It’s July 29th in the Outdoor Gardens of our world famous Phipps Conservatory. In the middle of Pittsburgh, within view of Carnegie Mellon University and the University of Pittsburgh, our Strymon Melinus has spent the night, comfortably nestled nearby, asleep. Now it’s morning and time to eat! So, like most Pittsburghers, the butterfly’s shopping is done nearby, in the neighborhood.
This isn’t just any butterfly haven. The Outdoor Gardens at Phipps are closely managed. Each year they offer abundant, healthy perrenials and annuals for the enjoyment of their visitors as well as for the nourishment of the fauna who flourish there. This female is doing just that. The butterfly pictured here is actively feeding for the carbs, proteins and other nutrients available in the nectar, at the base of the flower.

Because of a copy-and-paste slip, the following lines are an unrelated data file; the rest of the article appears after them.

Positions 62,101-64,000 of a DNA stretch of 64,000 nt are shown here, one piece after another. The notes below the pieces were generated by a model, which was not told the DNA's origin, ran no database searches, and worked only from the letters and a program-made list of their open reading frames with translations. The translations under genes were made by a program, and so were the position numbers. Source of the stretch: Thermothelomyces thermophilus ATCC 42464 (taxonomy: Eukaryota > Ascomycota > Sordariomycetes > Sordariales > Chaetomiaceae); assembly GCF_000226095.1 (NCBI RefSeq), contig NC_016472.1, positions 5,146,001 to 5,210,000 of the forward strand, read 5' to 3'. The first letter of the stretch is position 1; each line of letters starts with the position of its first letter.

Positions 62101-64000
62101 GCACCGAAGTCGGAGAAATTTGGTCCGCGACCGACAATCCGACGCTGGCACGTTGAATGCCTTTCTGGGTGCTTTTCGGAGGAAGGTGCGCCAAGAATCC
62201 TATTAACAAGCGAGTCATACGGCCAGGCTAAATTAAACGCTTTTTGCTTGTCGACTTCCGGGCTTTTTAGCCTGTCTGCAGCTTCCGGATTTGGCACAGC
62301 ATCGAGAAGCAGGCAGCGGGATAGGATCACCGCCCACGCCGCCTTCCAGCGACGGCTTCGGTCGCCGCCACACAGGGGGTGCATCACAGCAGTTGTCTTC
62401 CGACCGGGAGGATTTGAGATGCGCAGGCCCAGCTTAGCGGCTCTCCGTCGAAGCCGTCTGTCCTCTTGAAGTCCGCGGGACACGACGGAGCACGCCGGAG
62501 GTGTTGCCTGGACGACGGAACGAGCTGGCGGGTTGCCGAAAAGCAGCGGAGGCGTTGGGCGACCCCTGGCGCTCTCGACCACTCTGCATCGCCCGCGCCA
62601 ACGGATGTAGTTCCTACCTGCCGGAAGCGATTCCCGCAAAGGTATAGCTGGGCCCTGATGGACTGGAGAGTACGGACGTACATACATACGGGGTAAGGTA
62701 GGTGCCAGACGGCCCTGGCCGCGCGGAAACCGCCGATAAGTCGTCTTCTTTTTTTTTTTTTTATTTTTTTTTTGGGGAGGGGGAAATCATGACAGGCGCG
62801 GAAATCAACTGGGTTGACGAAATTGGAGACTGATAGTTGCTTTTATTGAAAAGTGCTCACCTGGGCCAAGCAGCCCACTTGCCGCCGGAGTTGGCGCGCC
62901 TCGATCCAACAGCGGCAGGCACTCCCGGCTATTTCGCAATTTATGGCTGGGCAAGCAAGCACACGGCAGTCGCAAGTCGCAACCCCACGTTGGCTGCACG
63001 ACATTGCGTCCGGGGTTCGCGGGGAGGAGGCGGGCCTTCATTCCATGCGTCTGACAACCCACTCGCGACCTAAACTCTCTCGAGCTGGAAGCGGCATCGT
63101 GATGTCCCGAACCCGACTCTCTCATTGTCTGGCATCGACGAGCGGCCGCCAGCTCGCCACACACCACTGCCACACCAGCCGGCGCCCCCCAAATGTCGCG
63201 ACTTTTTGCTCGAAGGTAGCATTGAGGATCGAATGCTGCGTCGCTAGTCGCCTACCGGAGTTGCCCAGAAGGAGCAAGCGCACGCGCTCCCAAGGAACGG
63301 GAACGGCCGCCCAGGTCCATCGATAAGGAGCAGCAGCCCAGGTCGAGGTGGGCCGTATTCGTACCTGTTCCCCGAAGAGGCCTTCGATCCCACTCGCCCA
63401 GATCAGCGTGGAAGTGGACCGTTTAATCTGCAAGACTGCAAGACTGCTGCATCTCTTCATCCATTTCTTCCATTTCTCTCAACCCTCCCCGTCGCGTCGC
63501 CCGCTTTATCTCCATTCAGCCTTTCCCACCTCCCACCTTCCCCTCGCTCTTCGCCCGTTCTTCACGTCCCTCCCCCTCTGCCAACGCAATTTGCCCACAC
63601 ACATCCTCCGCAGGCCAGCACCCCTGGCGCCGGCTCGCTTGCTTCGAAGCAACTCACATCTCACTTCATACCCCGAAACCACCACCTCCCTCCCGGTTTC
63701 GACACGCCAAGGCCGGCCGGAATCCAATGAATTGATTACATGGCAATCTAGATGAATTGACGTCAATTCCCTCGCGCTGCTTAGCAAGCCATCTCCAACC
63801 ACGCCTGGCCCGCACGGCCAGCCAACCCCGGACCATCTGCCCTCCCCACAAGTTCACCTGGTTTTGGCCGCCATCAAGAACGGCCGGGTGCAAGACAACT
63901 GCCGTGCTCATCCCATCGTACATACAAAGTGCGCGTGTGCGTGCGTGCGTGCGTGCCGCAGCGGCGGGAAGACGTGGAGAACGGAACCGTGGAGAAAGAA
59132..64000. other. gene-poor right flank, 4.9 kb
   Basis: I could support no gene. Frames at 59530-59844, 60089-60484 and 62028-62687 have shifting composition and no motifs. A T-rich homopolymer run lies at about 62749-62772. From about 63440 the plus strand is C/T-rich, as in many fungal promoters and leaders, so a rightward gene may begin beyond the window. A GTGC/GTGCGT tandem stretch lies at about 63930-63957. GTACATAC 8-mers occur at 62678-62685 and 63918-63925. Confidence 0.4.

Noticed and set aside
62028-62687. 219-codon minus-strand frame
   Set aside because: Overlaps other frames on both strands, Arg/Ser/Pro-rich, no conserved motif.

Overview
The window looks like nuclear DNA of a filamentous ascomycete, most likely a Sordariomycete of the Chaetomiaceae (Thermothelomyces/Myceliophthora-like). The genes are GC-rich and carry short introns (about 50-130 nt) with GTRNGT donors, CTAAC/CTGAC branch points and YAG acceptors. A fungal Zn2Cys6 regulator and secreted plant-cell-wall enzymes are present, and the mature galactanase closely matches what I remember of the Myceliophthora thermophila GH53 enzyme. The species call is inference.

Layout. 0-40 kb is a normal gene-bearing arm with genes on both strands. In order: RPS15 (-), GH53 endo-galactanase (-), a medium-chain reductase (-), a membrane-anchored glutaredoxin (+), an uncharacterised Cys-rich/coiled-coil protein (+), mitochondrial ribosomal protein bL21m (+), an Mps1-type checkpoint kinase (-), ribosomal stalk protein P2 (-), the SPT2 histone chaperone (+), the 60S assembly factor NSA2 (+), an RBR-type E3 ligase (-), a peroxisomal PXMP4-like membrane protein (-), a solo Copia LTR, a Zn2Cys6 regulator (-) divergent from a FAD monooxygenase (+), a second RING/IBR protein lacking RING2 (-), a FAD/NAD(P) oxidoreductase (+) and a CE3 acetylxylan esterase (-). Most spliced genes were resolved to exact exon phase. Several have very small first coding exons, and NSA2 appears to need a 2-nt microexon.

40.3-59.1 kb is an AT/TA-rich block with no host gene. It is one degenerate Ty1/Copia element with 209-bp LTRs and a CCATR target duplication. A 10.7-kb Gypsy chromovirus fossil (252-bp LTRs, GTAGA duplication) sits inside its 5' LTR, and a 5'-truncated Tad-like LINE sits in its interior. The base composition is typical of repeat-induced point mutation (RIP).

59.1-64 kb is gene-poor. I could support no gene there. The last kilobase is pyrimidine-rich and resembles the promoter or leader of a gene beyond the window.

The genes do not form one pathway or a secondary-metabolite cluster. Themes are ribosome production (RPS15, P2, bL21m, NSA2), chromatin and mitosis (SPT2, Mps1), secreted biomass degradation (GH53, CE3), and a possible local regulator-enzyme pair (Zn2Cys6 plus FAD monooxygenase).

When the butterfly backs out of the flower, the morning sun will spotlight her lipstick red patch at the margin of her hindwing. She uses the same visual pheromones as Mae West once did when she famously said, “Why don’t you come up and see me sometime.”
In the northeastern Unite States, Gray hairstreaks fly from late April through September, if not longer. Grays, and other hairsteaks, fly short distances, close to the ground, and usually are solitary. As noted in our earlier posts, spotting one is a Treat!
- A strange form of crypsis in butterflies (whyevolutionistrue.wordpress.com)
- a little lucky (thepamcave.wordpress.com)
- Butterflies in decline in South Florida? (miamiherald.com)